By Kane S. Latranz
Despite the whimpered assertions of hanky-wringing nonny-nonnies, the Internet and e-zines have not spelled the death of the print zine. Each year, Jen Angel and Jason Kucsma, progenitor's of the art and activism magazine, Clamor, work with a volunteer staff to cull the best of the underground press from those articles nominated for possible inclusion in The Zine Yearbook. The 2004 edition includes 52 pieces from those periodicals frequently produced on copiers or Macintosh computers. A few, such as Joshua Bernstein's "Anatomy of an Infestation," about his battle with cockroach insurgents, are entertainingly odd, which, speaking for myself, is so much the joy of zines. The bulk of this book, however, is issue-oriented, centering on relevant points of view ignored by the corporate media, such points of view being beyond number these days.
The lead article is Jennifer McLune's "Celie's Revenge: Hip-Hop Betrays Black Women" from Altar Magazine. I found myself nodding at McLune's diatribe against racial misogyny in rap music, as media attacks on Goth seem misplaced in light of such hip hop conventions as rape and murder. (Let me temper that with the admission that I like a little rap music, although you'd never guess it to look at me.)
From The Beat Within, Steve Farley's "My Experiences on Drug Addiction" is a plain-spoken account of being born to junky parents. With Farley's witness to his father's suicide by pistol when the author was a toddler as a centerpiece, this account is not the sort of thing you'll see on "Good Morning America" any time soon.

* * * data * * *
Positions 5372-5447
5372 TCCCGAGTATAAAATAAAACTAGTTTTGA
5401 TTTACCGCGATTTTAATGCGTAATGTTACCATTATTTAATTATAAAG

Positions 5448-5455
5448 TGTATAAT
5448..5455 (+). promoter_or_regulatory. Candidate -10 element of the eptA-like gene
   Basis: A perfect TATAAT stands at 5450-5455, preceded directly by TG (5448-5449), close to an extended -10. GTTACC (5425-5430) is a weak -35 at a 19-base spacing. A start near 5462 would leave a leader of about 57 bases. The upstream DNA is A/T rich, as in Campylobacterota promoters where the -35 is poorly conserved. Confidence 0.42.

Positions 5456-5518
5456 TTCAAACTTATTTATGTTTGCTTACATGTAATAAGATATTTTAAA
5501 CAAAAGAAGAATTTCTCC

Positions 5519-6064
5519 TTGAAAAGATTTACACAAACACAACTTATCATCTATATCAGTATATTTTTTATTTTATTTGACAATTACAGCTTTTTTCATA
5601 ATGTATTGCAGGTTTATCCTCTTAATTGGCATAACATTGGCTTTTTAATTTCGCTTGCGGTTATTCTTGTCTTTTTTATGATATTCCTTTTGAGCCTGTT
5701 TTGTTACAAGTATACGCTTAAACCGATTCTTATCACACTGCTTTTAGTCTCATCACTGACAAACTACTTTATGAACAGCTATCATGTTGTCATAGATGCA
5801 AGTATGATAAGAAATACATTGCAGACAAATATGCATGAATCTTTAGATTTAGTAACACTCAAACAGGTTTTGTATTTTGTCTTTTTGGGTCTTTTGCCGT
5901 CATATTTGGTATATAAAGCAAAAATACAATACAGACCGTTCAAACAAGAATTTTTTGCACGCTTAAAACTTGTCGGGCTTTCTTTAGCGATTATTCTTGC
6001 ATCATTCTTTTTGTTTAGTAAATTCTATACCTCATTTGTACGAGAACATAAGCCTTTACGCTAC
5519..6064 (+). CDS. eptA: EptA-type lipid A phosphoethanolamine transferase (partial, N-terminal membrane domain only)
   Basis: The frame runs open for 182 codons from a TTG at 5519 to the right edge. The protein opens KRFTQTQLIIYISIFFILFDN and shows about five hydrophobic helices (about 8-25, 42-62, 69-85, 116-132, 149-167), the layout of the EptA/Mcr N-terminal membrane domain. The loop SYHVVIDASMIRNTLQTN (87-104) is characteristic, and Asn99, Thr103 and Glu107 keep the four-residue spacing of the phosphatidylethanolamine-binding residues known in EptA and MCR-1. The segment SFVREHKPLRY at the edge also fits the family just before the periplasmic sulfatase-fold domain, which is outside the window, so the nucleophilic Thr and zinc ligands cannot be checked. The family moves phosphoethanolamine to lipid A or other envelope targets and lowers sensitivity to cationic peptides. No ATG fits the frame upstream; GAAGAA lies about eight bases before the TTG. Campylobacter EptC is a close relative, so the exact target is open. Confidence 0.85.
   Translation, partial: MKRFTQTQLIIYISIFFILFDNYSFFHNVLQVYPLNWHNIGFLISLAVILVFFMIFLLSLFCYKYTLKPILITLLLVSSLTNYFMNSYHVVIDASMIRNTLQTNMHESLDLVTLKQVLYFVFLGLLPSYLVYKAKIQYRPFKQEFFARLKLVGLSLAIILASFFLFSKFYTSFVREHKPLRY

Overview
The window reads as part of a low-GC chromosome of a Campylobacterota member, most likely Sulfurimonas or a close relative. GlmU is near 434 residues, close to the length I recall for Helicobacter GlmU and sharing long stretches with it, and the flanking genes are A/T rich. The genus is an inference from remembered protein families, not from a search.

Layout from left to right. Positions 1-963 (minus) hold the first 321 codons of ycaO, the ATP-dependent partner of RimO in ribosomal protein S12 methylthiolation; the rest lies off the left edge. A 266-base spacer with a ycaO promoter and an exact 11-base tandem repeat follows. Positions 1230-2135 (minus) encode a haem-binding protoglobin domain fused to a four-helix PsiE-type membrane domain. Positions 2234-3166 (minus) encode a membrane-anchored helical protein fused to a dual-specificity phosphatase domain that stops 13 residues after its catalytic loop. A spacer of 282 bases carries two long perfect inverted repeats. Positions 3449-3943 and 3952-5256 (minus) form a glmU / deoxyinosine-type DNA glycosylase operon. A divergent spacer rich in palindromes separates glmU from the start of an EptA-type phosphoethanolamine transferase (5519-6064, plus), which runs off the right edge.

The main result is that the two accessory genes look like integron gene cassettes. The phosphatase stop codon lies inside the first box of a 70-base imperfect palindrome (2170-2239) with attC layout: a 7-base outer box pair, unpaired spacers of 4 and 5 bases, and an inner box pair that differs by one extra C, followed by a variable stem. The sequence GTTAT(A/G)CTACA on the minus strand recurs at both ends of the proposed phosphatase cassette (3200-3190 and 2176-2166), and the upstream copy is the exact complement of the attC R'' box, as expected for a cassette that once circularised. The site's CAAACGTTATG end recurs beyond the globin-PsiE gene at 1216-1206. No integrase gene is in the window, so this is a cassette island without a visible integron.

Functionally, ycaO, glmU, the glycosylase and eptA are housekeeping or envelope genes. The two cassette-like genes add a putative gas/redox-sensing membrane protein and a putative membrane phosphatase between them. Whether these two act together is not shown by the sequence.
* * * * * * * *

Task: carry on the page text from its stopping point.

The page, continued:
From MamaPhiles, China Martens' "Birth of a Movement: Mamazines" eloquently describes Martens' experience as a socially conscious punker who has grown up and become a mom, yet remained a socially conscious punker. The creation and circulation of personal zines by Martens and others of her tribe lends itself well to the sleep-deprived schedule of motherhood and has created its own rich subculture of probably the most concerned segment of our population: progressive moms.
From the zine Insubordination comes Hans Bennett's interview with Ramona Africa, the sole adult survivor of a house fire in Philadelphia that took the lives of 11 members of the activist group MOVE on May 13, 1985. Africa claims the fire was not an accident, to put it nicely.
There are lamentations over the war and Bush; and the case is well-made that The Lord of the Rings movies include a strong Aryan subtext, something which I thought was pretty obvious. No fiction or poetry, but there are cartoons, including an illustrated primer on how to create your own Tarot card deck.
So, please, if you or someone you know is zine curious or could become zine curious, consider this great sampler for such under-the-radar publications as Fish Piss, Kiss Machine and Secret Mystery Love Shoes. It's a whole other world.
Staged Reading: A Tender Thing at Adobe Theater
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An Evening With Melanie at Santa Fe Scottish Rite Temple
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